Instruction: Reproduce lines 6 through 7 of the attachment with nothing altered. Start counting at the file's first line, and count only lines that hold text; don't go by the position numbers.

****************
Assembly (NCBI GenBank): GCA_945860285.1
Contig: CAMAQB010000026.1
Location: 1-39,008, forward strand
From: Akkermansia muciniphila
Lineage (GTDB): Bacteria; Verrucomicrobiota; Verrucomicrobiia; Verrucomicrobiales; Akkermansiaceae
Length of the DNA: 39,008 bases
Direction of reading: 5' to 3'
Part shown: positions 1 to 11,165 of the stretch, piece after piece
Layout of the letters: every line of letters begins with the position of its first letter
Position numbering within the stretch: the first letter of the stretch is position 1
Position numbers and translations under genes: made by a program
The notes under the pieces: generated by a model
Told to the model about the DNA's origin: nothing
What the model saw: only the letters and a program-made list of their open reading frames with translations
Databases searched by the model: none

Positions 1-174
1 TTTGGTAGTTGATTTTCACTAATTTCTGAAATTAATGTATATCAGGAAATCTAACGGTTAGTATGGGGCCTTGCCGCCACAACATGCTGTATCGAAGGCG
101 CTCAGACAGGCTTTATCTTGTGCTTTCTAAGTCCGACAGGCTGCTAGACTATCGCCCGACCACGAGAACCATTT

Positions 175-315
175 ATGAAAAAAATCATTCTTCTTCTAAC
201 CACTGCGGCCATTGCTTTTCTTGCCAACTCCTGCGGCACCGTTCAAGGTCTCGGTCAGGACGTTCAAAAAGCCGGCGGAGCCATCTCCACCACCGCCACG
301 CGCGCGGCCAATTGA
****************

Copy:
Length of the DNA: 39,008 bases
Direction of reading: 5' to 3'